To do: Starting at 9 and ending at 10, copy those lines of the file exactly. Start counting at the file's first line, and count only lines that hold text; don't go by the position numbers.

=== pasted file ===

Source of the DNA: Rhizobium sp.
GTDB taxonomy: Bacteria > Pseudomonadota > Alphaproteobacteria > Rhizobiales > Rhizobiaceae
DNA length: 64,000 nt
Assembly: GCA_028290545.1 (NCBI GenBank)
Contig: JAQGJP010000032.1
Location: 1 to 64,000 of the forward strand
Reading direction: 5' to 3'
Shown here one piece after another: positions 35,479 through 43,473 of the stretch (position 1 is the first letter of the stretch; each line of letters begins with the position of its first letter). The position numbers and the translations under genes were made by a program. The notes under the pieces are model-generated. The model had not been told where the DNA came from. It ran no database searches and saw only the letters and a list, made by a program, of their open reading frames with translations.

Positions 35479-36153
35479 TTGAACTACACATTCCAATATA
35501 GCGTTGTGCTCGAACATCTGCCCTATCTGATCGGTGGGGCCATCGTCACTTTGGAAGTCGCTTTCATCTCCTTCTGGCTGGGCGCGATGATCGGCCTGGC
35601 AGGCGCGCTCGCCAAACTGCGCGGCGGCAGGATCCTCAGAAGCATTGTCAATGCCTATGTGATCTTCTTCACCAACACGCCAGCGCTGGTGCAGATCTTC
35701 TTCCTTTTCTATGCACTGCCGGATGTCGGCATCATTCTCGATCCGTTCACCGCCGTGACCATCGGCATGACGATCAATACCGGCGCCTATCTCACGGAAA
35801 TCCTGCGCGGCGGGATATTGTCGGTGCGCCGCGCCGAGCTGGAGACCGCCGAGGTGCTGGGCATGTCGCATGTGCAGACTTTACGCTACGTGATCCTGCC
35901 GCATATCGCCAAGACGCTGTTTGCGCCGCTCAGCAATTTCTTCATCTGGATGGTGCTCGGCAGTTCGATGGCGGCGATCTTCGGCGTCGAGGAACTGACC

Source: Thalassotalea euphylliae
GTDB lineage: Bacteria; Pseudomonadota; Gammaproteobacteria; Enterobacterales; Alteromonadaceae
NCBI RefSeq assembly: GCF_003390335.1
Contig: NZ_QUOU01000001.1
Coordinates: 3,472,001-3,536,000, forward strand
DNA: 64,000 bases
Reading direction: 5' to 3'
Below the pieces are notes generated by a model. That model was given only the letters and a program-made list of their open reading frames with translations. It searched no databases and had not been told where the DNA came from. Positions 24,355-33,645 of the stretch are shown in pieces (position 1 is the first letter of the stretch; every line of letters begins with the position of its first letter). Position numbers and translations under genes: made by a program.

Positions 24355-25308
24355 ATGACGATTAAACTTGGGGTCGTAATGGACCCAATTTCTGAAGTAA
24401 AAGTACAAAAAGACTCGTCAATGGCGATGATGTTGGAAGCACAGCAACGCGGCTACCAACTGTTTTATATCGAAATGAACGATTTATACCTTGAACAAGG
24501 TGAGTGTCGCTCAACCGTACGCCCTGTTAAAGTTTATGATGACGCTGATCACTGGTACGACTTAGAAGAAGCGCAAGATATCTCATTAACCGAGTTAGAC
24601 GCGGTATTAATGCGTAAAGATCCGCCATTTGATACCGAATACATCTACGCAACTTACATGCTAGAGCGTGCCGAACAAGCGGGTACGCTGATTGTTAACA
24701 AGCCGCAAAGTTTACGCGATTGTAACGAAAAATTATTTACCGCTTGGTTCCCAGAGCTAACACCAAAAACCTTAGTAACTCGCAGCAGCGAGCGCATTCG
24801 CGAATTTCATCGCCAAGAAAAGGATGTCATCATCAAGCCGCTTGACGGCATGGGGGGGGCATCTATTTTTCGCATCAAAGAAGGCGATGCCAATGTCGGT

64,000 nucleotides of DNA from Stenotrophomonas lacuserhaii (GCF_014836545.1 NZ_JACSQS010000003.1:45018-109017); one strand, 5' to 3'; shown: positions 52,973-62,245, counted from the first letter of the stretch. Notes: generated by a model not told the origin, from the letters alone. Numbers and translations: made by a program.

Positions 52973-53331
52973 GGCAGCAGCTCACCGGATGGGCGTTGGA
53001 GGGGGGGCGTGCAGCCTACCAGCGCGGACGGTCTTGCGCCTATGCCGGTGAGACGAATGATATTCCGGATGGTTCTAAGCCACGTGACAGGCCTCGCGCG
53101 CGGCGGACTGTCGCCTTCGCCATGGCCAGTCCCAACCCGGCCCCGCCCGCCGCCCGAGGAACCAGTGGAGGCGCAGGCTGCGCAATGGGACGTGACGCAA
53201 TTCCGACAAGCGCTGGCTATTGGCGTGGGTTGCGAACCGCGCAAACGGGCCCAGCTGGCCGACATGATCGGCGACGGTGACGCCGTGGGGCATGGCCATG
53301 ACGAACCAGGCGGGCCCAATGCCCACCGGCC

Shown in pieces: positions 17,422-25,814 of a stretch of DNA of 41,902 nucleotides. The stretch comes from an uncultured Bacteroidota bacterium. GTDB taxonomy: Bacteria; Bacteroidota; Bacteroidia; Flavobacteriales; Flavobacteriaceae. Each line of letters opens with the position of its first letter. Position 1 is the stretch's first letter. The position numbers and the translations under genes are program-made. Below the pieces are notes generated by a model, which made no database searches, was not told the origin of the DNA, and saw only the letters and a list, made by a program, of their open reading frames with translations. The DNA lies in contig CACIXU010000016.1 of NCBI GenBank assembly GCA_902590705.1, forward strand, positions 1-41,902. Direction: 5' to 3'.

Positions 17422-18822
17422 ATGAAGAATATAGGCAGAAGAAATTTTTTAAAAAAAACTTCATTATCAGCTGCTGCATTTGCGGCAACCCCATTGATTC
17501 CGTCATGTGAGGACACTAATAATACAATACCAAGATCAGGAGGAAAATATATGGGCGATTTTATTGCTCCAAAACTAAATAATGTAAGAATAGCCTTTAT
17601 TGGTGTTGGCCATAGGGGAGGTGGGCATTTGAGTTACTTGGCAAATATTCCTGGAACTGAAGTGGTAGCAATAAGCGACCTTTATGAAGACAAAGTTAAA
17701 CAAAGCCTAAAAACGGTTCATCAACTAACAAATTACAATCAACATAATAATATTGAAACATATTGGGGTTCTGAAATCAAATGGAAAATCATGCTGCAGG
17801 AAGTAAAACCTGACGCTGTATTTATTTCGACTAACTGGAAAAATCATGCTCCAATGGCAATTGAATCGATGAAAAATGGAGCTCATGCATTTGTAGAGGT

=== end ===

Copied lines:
Positions 35479-36153
35479 TTGAACTACACATTCCAATATA